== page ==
I had a bit of an epiphany last night. That may not be the right word, a realization. One of those things that you know all along, at least on some level, but it takes actually saying it out loud, or at least in complete sentences in my head.
I need to stop taking this little space on the Internet so seriously. Sort of in the same way that sometimes I start to take my life too seriously, and then I have to laugh, because we are just farts in geologic time and the petty shit that we deal with on a day-to-day basis matters exactly zero.
Billion year old rock in Aravaipa Canyon
Here’s the thing. After the writing binge called Let’s Spend Nine Amazing Weeks in New Zealand where I wrote nearly every day, I came back and make the proclamation of: I’m going to write something worth reading!
And thus, I wrote a couple of blog posts that I felt pretty good about. Post-trip depression is near and dear to my heart. We’d pulled off a year of living in a Scamp, that was rad. And again, the tried and true, I’m thinking about racing again discussion.
Last night I opened up the computer to see that I had three different starts to blog posts going, all of which made it about 300 words before I said, Meh. Not worthwhile.
I apparently was vewwy vewwy serious about trying to produce something…ummm…deep? The whole, I’m going to do something meaningful with my life! I’m going to change the world.
Instead of just writing for fun. Instead of just living and enjoying this vacation on earth that we get to take as humans.
Horsecamp Canyon in Aravaipa. The ranger thought we were crazy for going in for a 24-hour overnighter after getting permits two days before. Most people plan better than we do.
And I thought of all the things in my life that I just did for fun, instead of because I was seeking deep fulfillment, enlightenment, and growth, like: (Insert list of every cool thing I’ve ever done.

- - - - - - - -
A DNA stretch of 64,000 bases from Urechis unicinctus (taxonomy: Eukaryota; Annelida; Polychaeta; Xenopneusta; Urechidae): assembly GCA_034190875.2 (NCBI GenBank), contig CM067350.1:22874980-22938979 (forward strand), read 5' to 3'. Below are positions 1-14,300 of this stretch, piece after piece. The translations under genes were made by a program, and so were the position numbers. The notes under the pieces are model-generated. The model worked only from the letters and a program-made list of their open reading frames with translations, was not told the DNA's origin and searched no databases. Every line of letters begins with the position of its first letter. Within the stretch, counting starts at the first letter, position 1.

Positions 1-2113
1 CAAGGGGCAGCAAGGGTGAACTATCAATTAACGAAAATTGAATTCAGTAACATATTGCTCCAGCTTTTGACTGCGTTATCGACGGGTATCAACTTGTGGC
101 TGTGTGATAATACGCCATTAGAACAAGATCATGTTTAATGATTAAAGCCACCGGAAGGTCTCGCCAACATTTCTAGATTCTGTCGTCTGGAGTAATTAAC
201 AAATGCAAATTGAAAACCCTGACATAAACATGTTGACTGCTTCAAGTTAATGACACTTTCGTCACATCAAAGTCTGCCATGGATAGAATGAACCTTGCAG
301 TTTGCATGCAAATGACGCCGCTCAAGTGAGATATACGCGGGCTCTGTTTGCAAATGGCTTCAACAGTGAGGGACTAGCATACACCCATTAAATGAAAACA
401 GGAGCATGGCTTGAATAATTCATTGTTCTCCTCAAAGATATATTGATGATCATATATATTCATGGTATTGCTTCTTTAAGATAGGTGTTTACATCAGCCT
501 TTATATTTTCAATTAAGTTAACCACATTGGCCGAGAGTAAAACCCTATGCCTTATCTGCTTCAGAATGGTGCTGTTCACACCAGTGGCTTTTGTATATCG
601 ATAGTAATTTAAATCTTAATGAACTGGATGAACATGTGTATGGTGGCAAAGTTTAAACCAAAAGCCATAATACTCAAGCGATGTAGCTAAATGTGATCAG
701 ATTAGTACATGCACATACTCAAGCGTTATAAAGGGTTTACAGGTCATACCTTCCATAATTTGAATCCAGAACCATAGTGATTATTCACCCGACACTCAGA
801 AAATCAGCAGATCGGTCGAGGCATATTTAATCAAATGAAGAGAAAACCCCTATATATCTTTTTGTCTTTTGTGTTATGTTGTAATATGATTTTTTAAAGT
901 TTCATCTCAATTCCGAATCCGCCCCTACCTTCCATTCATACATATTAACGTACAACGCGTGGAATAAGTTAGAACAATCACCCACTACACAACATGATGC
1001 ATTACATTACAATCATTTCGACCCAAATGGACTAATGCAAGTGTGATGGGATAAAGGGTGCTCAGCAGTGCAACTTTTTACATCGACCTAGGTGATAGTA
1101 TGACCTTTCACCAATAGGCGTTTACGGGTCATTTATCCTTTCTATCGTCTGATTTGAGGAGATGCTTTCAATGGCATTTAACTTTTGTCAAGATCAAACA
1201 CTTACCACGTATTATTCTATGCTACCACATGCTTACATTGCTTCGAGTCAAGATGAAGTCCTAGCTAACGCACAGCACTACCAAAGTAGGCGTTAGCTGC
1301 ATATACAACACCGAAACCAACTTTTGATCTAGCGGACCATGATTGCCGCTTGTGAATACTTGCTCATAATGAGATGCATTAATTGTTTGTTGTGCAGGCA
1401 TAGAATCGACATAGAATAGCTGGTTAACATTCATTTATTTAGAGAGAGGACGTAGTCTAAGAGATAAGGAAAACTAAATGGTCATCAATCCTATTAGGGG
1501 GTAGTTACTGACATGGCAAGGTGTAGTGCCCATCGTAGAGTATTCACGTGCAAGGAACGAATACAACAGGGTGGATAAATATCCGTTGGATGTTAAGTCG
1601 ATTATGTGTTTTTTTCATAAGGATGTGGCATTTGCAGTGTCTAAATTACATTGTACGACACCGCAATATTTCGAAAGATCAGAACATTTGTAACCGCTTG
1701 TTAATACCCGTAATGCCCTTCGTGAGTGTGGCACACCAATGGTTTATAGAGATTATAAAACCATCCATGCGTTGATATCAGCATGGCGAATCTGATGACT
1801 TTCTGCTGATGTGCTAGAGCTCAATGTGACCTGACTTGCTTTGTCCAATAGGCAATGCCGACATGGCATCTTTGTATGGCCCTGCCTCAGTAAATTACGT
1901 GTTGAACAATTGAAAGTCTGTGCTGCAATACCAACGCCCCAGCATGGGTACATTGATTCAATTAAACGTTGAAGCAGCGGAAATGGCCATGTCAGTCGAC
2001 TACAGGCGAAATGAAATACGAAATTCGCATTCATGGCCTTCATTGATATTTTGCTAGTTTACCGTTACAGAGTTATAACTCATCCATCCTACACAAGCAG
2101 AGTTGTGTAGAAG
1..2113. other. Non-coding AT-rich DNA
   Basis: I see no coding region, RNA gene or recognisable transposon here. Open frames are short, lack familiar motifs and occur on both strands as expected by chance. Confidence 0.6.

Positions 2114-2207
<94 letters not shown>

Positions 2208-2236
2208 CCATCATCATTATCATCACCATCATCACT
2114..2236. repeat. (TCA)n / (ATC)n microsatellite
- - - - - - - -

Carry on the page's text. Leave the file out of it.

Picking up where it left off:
I didn’t race Tour Divide because I wanted to inspire people, I did it because I wanted to see the country and ride my bike a long ways.
I didn’t slog out my first Colorado Trail Race over the course of six days of rain because I wanted to know my inner self better, I just didn’t want to go back to work.
I didn’t move into the Scamp because I wanted to preach about simple living or because I wanted to be part of #vanlife but couldn’t actually afford a van, I did it because I can’t seem to make up my mind of where I want to live.
Nothing worthwhile that I’ve ever done has been approached with an excessive level of seriousness. (Back when I was trying to be a “serious” athlete, I asked Lynda, coach extraordinaire, how I could go fast at 24-Hour World Championships. “Decide you’re going to do it a week out and just show up” was her answer. There was a large amount of truth to that observation) In fact, the things that I’m most proud of were approached with zero illusion of being anything worthwhile in the traditional sense of the word, I just wanted to do something that I thought was interesting.
Life should be filled with bikes, friends, and puppies.
So with regards to writing here: Screw serious, life-changing, and deep. Or at least screw worrying about it. Because in the end, if I write nothing, then I’m definitely never going to write anything worthwhile. And if I reach my death bed and can’t say that I’ve written much worth reading, at least I’ll have had a good time writing it.
And the same goes for living.